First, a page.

CRISPR dispute: Who gets patent, and who wins Nobel Prize?

The GLP aggregated and excerpted this blog/article to reflect the diversity of news, opinion and analysis. 

Nobel Prize speculation, gossip, and betting pools kick off every fall around the time Thomson Reuters releases its predictions for science’s most prestigious prize. This year, one prediction was unusual: a much-hyped genome-editing tool called CRISPR/Cas9.

Thomson Reuters bases its predictions on how often key papers get cited by other scientists. Here, the paper in question has as its authors Jennifer Doudna, a molecular biologist at UC Berkeley, and Emmanuelle Charpentier, a microbiologist now at the Max Planck Institute for Infection Biology. Missing is Feng Zhang (no relation to this writer), a molecular biologist at the Broad Institute and MIT, who actually owns the patents for CRISPR/Cas9 and says that he came up with the idea independently.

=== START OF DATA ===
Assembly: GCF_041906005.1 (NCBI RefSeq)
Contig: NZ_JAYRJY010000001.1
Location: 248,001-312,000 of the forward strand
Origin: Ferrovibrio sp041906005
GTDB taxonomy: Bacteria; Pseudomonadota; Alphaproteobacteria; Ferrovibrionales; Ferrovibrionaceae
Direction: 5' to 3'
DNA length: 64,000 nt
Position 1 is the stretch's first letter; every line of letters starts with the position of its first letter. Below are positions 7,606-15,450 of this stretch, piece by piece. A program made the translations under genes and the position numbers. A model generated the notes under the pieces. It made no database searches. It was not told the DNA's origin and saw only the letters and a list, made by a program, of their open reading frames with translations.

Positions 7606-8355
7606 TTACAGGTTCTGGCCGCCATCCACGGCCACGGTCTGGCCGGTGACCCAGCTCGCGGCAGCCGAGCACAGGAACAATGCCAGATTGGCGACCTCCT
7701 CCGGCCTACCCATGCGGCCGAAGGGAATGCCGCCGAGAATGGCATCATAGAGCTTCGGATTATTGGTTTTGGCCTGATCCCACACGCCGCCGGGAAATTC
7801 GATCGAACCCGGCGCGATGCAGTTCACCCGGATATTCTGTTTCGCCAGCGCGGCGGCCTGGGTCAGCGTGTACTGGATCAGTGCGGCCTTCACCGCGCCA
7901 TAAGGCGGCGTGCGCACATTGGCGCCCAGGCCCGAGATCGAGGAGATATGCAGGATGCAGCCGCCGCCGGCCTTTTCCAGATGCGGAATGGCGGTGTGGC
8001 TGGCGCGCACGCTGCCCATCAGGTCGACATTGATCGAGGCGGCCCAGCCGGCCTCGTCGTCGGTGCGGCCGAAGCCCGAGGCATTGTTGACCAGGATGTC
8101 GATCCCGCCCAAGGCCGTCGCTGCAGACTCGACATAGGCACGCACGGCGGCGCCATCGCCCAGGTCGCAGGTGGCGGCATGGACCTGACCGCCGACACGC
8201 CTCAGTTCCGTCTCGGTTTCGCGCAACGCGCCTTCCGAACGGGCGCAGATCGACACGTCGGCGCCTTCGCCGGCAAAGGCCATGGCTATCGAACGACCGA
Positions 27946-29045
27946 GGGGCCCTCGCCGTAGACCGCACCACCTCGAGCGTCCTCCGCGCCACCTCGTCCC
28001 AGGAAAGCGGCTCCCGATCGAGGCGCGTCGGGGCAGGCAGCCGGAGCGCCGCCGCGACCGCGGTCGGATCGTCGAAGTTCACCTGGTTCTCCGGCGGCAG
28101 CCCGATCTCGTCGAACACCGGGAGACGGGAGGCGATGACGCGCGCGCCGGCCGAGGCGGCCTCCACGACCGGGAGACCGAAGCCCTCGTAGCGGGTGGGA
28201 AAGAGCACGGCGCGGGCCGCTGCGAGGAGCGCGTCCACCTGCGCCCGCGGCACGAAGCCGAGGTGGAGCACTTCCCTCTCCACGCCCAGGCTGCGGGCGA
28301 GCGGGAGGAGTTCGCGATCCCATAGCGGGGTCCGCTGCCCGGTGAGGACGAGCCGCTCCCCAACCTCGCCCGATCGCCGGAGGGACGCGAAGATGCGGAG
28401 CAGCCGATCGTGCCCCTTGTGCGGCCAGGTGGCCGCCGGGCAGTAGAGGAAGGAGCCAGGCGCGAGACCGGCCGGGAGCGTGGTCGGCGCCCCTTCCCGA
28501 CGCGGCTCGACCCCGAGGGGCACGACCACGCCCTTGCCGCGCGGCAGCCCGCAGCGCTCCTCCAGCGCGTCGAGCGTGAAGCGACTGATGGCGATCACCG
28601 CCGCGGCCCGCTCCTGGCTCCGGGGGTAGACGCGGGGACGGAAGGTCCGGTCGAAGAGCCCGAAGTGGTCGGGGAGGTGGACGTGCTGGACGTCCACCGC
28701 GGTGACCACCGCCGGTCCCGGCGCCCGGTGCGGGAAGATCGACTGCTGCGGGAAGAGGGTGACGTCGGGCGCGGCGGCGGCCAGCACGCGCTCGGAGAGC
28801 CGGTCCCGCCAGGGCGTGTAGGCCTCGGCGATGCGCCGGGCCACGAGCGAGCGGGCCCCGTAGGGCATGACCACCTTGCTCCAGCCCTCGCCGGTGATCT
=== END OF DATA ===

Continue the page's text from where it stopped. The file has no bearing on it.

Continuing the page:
The two groups—or their patent lawyers, really—are in fact fighting over credit for CRISPR/Cas9. At stake are millions of dollars already poured into rival companies that have licensed patents from the two different groups.

But putting aside all the lawyers and all the money for a moment, obsessing over finding the one true origin of Crispr/Cas9 gets science all wrong. Casting the narrative as Doudna versus Zhang or Berkeley versus MIT is a misapprehension of history, creativity, and innovation. Discovery comes not from a singular stroke of genius, but an incremental body of research.

Read full, original post: The battle over genome editing gets science all wrong

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